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>>> welcome to nhk world "newsline." the two leading candidates fighting to be u.s. president hardly have time to sleep or eat as they dart from state to state trying to solidify their support. the latest poll ahead of tuesday's vote suggests barack obama and his republican challenger mitt romney are almost tied. obama has 49% support. romney has 48%. the candidates dashed through key swing states over the weekend, including new hampshire. they are making their final arguments to voters. both campaigns are trying to lock in crucial electoral college votes. >> you know that i know what real change looks like, because i fought for it alongside you. i've got the scars to prove it. i've got the gray hair to show for it. >> romney hopscotched between the swing states of new hampshire, iowa, colorado and ohio. >> the question of this election comes down to this, you want four more years like the last four years or do you want real change? >> romney is also focusing on wisconsin, one toss-up state where obama is said to have a lead. and he is running more tv ads in pennsylvania, mich
to come. nhk world's james tengan is our guide to the congress. he joins us from beijing. james? >> reporter: yes, gene, it's a brisk 7 degrees celsius here in beijing, and the city is now abuzz that the congress is under way. signs and banners bearing slogans are everywhere. some read "cheers to the great chinese communist party," for without the communist party, there would be no new china. this is a major political event, and authorities carefully orchestrate every detail. i went for a tour of beijing to see what they've done. signs of the congress are everywhere in beijing -- flowers, elegant decorations and banners. when i got into a taxi, i found another sign. ahead of the party congress, local authorities here in beijing have instructed all taxis to take the handles off so that people can't open the windows. chinese authorities are trying to prevent activists from throwing antigovernment leaflets out of the windows of moving taxis. police in beijing have put strict traffic checks in place for vehicles entering the capital. government authorities have mobilized an army of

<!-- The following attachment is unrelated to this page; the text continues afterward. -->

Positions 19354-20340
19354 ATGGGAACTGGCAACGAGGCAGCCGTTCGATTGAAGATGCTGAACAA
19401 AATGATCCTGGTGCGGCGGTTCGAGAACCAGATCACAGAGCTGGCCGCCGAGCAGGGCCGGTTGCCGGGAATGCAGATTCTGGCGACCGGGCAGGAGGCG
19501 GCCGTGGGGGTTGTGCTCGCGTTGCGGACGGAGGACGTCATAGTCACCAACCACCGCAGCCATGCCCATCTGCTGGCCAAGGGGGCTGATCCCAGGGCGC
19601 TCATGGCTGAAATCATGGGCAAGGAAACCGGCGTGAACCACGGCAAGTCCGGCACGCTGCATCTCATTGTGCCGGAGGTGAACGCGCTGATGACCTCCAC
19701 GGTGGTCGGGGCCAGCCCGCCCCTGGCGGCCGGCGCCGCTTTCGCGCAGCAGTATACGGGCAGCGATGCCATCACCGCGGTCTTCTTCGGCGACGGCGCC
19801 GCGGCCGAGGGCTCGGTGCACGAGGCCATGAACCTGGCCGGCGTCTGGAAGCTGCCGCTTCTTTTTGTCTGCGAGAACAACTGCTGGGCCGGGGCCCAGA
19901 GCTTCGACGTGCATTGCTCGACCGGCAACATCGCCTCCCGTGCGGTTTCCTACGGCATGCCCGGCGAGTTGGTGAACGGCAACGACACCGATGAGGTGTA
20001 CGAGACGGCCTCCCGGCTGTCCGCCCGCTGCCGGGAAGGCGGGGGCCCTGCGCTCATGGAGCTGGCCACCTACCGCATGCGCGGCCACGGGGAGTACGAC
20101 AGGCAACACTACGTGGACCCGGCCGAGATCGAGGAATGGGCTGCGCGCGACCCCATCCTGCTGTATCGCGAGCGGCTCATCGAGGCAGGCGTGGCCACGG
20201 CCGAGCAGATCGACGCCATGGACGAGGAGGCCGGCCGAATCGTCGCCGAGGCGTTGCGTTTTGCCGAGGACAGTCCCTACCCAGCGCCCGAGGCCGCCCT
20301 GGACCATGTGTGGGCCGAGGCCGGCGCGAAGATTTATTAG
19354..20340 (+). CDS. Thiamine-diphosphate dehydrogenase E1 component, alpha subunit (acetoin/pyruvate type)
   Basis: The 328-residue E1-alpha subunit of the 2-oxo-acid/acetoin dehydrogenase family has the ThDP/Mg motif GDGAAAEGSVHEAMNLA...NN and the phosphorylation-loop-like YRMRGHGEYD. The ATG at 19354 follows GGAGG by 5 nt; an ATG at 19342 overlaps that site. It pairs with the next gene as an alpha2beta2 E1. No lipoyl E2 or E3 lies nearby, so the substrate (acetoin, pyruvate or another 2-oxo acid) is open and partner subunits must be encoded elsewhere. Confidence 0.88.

in the near future. he used the word "soon," and noda has been trying to find a suitable time to dissolve the diet. but the election can take place next month at the earliest. but as the polls suggest, this may not be a favorable time for noda or his party. he knows that an election held now could lead to a dramatic drop in the number of lawmakers sitting alongside him. but there is no guarantee, on the other hand, that the outlook will improve, even if he postpones the vote. sooner or later noda will have to make that decision. >>> china's hu jintao has overseen an economy that's expanded year after year during his ten years as president. but many rural chinese have missed out. they've watched their neighbors get wealthier and wealthier. that's left many seething with resentment. and some are trying to find solace in their faith. nhk world's michitaka yamaka explains. >> reporter: about 300 people live in this village on the yellow river in gansu province. more than two-thirds of the residents work the ground. that includes this man. he lives with his wife. their life is close so self-su